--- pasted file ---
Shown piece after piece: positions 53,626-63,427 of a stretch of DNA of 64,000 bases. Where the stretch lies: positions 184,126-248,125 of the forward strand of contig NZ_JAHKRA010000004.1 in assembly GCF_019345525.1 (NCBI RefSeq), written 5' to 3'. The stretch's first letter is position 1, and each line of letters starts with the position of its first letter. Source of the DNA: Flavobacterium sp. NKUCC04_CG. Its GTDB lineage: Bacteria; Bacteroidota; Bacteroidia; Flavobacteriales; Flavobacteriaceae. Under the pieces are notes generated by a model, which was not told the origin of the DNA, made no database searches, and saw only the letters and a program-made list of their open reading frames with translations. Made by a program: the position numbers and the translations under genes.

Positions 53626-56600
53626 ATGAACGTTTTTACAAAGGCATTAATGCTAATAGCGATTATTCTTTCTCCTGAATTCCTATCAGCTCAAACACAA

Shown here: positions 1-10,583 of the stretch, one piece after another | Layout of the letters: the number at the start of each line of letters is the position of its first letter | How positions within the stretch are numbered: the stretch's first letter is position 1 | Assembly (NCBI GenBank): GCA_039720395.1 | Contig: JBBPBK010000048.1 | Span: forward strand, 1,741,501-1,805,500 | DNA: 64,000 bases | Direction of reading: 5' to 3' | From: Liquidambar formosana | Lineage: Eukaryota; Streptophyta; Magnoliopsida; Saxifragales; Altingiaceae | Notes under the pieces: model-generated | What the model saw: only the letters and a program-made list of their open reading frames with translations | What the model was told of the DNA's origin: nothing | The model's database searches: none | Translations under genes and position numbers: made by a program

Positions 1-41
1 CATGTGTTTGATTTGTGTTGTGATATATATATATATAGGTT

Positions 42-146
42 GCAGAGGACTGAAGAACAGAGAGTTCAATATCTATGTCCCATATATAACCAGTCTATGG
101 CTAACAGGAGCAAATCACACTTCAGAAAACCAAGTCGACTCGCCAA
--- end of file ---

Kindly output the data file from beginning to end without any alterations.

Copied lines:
Shown piece after piece: positions 53,626-63,427 of a stretch of DNA of 64,000 bases. Where the stretch lies: positions 184,126-248,125 of the forward strand of contig NZ_JAHKRA010000004.1 in assembly GCF_019345525.1 (NCBI RefSeq), written 5' to 3'. The stretch's first letter is position 1, and each line of letters starts with the position of its first letter. Source of the DNA: Flavobacterium sp. NKUCC04_CG. Its GTDB lineage: Bacteria; Bacteroidota; Bacteroidia; Flavobacteriales; Flavobacteriaceae. Under the pieces are notes generated by a model, which was not told the origin of the DNA, made no database searches, and saw only the letters and a program-made list of their open reading frames with translations. Made by a program: the position numbers and the translations under genes.

Positions 53626-56600
53626 ATGAACGTTTTTACAAAGGCATTAATGCTAATAGCGATTATTCTTTCTCCTGAATTCCTATCAGCTCAAACACAA

Shown here: positions 1-10,583 of the stretch, one piece after another | Layout of the letters: the number at the start of each line of letters is the position of its first letter | How positions within the stretch are numbered: the stretch's first letter is position 1 | Assembly (NCBI GenBank): GCA_039720395.1 | Contig: JBBPBK010000048.1 | Span: forward strand, 1,741,501-1,805,500 | DNA: 64,000 bases | Direction of reading: 5' to 3' | From: Liquidambar formosana | Lineage: Eukaryota; Streptophyta; Magnoliopsida; Saxifragales; Altingiaceae | Notes under the pieces: model-generated | What the model saw: only the letters and a program-made list of their open reading frames with translations | What the model was told of the DNA's origin: nothing | The model's database searches: none | Translations under genes and position numbers: made by a program

Positions 1-41
1 CATGTGTTTGATTTGTGTTGTGATATATATATATATAGGTT

Positions 42-146
42 GCAGAGGACTGAAGAACAGAGAGTTCAATATCTATGTCCCATATATAACCAGTCTATGG
101 CTAACAGGAGCAAATCACACTTCAGAAAACCAAGTCGACTCGCCAA